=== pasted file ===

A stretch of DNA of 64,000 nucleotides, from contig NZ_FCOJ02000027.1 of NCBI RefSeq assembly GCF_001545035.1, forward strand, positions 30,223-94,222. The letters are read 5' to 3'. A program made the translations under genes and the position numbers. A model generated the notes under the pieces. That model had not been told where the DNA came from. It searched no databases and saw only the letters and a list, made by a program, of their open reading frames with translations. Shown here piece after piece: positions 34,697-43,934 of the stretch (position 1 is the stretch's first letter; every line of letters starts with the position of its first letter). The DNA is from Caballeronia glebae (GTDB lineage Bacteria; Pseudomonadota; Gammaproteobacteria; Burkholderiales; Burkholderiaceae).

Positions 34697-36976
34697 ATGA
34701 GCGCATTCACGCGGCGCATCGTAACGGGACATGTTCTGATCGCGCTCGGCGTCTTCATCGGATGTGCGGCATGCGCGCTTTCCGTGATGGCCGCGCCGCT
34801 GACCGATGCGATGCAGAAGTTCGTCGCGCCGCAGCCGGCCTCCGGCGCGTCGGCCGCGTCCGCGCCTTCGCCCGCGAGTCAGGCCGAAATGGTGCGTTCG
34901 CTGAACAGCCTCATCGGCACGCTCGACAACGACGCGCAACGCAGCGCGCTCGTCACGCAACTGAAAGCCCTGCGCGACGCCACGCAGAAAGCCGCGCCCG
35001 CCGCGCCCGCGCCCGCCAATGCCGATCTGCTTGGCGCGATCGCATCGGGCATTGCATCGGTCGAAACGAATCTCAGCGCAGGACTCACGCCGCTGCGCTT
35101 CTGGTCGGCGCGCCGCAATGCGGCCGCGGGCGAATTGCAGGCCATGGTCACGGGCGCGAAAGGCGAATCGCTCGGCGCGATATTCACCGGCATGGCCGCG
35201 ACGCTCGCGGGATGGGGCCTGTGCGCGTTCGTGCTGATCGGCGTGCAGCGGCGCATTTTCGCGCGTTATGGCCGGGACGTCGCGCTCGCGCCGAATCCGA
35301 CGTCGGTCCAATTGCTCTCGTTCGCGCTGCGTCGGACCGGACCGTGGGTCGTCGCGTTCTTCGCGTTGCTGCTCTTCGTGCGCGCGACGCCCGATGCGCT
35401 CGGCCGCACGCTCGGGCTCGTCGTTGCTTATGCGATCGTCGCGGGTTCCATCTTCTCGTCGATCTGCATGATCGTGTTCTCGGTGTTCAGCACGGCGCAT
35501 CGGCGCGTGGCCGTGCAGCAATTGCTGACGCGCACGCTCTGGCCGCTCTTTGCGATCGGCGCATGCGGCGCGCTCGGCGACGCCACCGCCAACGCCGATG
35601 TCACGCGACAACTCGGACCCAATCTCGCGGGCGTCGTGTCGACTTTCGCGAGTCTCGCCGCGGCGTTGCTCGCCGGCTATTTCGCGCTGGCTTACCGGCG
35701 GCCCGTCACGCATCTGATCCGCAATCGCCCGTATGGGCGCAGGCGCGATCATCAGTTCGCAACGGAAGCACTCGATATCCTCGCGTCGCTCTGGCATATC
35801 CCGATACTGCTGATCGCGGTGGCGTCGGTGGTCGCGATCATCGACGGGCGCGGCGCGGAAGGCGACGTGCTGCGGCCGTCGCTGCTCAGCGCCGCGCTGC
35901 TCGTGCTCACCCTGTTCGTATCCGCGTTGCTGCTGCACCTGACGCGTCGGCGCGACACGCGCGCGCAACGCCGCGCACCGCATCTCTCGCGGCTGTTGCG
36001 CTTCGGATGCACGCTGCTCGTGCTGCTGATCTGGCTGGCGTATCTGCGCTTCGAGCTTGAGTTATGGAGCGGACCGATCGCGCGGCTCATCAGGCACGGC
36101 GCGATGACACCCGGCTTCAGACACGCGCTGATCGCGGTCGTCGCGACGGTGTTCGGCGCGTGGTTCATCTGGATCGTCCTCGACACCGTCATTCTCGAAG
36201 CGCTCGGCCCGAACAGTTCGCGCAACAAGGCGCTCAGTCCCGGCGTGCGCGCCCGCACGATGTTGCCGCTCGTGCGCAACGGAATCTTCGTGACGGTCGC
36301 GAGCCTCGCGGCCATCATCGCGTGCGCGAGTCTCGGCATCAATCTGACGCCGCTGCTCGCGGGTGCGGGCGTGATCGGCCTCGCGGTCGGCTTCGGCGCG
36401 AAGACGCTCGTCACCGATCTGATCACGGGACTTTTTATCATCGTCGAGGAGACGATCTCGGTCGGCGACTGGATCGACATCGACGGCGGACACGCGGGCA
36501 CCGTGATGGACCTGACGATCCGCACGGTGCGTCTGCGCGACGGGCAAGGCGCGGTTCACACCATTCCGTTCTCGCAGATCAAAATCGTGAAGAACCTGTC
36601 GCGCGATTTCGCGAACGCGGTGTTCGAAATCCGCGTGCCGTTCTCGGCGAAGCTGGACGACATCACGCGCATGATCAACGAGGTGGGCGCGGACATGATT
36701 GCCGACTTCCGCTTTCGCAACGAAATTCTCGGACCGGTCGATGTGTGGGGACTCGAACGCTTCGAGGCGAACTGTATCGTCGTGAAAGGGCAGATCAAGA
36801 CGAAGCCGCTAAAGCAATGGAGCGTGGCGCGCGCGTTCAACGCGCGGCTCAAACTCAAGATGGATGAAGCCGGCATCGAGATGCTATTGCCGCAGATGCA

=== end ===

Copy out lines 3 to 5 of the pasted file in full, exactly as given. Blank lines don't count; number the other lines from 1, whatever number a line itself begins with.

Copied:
34697 ATGA
34701 GCGCATTCACGCGGCGCATCGTAACGGGACATGTTCTGATCGCGCTCGGCGTCTTCATCGGATGTGCGGCATGCGCGCTTTCCGTGATGGCCGCGCCGCT
34801 GACCGATGCGATGCAGAAGTTCGTCGCGCCGCAGCCGGCCTCCGGCGCGTCGGCCGCGTCCGCGCCTTCGCCCGCGAGTCAGGCCGAAATGGTGCGTTCG